"You fool," he chided himself. "You would scare her. Have you forgotten who and what you are? With a face like yours…" His heart ached at that thought. He felt like smashing something in anger and desperation, cursing the cruel fate that had condemned him to a life of loneliness. Erik was about to force César into a wild gallop across the fields, when suddenly an image presented itself to his mind's eye, a red rose, a black satin ribbon tied around its stem.
Erik did not know what had triggered this idea, why he suddenly could not get the thought of the rose with the ribbon out of his mind. His head hurt and he once again had the impression as if an important memory were trying to break through. "A rose," he whispered, driven by a force he did not understand. "And a ribbon. I need to give her a rose with a ribbon."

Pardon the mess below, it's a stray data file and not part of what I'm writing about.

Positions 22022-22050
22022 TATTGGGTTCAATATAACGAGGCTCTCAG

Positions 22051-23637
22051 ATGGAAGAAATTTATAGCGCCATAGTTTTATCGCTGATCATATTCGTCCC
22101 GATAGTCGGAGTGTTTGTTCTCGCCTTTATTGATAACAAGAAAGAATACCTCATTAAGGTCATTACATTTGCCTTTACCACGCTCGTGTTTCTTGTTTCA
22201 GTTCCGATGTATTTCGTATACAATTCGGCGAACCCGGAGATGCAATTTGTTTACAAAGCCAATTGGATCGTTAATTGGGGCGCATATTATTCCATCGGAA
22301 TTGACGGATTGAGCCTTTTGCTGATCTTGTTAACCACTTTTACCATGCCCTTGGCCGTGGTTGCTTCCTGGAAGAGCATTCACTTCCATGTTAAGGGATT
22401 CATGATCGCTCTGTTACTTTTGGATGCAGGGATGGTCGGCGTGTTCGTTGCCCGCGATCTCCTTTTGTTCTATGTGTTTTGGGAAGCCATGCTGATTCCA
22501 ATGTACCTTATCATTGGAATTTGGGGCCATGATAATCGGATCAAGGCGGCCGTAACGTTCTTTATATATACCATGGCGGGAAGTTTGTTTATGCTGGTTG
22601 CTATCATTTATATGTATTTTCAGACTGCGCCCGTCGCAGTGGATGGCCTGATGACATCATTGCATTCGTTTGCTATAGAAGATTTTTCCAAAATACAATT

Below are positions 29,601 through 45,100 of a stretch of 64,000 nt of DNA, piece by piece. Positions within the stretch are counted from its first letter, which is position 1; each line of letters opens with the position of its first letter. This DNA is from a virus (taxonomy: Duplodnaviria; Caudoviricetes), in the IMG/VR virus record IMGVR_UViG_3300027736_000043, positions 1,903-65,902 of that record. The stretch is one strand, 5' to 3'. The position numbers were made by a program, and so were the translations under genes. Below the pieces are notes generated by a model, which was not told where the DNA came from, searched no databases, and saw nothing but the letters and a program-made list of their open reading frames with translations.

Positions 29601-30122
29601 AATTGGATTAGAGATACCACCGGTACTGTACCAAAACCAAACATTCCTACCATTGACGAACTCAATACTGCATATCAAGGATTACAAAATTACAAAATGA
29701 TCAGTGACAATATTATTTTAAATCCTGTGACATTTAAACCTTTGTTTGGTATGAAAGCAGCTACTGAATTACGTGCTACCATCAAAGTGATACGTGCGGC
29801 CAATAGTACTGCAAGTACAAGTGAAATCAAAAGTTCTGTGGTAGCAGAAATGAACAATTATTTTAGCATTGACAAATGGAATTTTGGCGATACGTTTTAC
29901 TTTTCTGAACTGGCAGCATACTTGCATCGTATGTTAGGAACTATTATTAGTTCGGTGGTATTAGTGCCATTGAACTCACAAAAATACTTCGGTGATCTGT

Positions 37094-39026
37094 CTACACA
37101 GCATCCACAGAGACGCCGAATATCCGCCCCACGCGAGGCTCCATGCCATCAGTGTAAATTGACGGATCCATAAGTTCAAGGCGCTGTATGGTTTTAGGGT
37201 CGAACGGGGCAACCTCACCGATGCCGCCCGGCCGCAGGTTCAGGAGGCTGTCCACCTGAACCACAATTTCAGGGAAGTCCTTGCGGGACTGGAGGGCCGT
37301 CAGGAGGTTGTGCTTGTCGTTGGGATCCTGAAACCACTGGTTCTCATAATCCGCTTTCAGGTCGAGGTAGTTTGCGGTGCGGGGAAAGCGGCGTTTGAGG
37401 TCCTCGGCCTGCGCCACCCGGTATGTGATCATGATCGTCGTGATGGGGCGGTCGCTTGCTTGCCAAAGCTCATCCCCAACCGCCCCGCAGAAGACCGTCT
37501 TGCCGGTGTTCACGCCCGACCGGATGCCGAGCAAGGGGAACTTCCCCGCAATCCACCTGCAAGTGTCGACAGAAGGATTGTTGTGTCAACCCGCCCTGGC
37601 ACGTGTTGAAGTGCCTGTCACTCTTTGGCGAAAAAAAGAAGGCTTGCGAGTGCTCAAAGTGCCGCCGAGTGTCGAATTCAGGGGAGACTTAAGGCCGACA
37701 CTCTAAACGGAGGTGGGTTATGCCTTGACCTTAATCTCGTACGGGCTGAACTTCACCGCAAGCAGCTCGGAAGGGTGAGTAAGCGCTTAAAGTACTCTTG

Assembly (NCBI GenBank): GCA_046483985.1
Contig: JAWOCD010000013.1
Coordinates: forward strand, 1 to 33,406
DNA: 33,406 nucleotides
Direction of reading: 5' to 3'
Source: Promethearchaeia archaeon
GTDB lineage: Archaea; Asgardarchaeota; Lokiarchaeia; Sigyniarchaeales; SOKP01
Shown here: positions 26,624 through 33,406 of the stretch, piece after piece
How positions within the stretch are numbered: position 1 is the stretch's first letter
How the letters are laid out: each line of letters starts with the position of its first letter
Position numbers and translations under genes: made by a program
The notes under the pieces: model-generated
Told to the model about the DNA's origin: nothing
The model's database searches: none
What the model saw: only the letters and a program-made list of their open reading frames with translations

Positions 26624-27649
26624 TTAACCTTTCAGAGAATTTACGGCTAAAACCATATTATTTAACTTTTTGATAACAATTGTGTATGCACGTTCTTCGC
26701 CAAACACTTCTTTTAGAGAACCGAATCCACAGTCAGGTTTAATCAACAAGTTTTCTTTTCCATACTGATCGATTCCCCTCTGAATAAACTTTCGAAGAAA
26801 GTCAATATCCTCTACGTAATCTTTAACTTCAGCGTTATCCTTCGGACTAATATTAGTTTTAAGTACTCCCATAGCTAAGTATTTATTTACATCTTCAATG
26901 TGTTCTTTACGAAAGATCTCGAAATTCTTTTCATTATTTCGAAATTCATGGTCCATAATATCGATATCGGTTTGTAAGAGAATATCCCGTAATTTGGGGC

Erik hastened home, repeating like obsessed "rose and ribbon," as if by saying these words aloud he might somehow be able to figure out why this suddenly seemed so important. He first went to his room and got the black satin ribbon, then went out into the garden, to where his rose bushes were in full bloom. He chose a particularly beautiful half-open rose, cut it carefully, removed the thorns, then neatly tied the ribbon around the stem. When he was satisfied with the result, he slowly, stealthily crept back to cottage number twelve. He climbed over the fence and furtively approached the house.
Erik had no troubles figuring out which of the windows belonged to the woman, who had impressed him so. Through the open window he heard her talk to the other young lady in subdued tones. Erik cautiously approached that window, and slowly, so as not to draw attention to himself, managed to put the rose on the windowsill, then he quickly retreated into the shadow, climbed the fence once more and observed the window from behind the tree where he had hidden with César earlier.